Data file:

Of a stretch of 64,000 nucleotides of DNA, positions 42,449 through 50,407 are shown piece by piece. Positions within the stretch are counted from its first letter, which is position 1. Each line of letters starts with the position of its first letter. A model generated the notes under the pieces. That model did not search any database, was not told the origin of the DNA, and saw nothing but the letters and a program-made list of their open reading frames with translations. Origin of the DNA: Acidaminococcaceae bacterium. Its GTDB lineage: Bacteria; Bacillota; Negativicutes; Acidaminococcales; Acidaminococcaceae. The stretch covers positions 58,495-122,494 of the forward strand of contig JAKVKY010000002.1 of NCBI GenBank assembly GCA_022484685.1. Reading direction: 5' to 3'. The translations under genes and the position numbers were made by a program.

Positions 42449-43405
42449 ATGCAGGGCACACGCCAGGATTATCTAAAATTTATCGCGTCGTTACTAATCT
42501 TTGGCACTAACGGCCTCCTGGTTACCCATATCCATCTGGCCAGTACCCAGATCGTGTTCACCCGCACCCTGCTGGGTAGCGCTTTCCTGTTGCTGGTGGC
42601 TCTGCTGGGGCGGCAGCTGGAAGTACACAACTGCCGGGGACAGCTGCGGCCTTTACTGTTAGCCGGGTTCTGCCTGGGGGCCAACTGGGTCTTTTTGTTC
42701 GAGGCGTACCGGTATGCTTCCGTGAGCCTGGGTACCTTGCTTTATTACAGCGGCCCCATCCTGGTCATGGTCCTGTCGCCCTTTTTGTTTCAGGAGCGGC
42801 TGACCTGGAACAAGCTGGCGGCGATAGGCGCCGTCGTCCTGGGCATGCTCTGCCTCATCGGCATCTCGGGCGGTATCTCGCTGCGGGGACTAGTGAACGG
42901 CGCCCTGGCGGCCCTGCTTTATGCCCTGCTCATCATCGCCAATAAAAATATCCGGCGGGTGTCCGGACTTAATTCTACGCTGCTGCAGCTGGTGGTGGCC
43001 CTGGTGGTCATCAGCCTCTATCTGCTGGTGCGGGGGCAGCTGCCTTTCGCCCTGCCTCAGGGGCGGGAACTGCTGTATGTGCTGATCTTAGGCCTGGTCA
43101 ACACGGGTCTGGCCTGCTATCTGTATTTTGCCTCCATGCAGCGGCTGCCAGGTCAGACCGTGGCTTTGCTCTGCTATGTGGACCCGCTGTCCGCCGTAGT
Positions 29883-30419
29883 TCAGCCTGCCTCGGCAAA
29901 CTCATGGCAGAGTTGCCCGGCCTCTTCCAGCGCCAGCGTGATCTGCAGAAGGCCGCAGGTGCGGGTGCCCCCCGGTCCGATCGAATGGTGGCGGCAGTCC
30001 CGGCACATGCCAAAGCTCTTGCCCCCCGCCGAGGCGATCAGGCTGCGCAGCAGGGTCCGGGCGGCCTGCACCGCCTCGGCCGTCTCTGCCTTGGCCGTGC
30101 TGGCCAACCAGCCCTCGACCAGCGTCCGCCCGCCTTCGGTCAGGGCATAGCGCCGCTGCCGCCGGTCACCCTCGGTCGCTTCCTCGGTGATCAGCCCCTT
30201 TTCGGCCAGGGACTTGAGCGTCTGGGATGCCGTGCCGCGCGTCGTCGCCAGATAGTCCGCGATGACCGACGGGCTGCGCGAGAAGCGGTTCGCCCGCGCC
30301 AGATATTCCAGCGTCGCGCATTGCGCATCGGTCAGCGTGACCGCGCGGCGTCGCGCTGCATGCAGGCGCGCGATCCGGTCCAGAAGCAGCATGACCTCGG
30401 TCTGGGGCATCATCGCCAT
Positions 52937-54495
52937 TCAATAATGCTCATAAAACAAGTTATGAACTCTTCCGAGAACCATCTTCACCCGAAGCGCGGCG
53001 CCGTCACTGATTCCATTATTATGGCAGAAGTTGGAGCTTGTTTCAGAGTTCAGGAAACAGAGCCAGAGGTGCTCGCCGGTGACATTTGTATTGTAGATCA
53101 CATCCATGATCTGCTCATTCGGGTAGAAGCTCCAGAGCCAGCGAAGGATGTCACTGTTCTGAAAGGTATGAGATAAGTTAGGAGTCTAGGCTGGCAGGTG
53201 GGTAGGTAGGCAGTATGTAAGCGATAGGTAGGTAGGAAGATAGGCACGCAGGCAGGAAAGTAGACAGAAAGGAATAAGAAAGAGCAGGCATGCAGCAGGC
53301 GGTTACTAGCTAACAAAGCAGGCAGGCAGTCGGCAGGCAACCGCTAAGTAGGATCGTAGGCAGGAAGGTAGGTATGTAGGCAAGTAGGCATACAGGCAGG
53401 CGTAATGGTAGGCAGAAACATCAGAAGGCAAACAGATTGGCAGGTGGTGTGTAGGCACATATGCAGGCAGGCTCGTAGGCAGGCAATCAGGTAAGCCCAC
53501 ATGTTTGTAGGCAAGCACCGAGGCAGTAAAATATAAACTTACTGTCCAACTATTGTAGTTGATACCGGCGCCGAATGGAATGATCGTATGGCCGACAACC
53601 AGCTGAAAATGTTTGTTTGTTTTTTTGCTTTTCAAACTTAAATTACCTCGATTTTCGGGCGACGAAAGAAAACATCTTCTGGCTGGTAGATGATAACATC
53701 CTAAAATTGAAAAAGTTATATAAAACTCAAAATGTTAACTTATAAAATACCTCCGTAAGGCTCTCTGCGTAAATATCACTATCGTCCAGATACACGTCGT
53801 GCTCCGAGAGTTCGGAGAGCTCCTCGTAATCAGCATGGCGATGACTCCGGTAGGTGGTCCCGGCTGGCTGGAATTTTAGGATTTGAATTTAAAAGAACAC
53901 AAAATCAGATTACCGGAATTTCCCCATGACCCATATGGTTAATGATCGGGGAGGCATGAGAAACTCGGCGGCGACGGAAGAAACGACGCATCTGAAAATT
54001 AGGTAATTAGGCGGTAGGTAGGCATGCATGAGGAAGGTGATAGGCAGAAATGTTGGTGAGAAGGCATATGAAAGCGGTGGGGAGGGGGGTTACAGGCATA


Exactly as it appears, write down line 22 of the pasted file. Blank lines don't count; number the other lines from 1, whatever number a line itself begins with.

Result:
53101 CATCCATGATCTGCTCATTCGGGTAGAAGCTCCAGAGCCAGCGAAGGATGTCACTGTTCTGAAAGGTATGAGATAAGTTAGGAGTCTAGGCTGGCAGGTG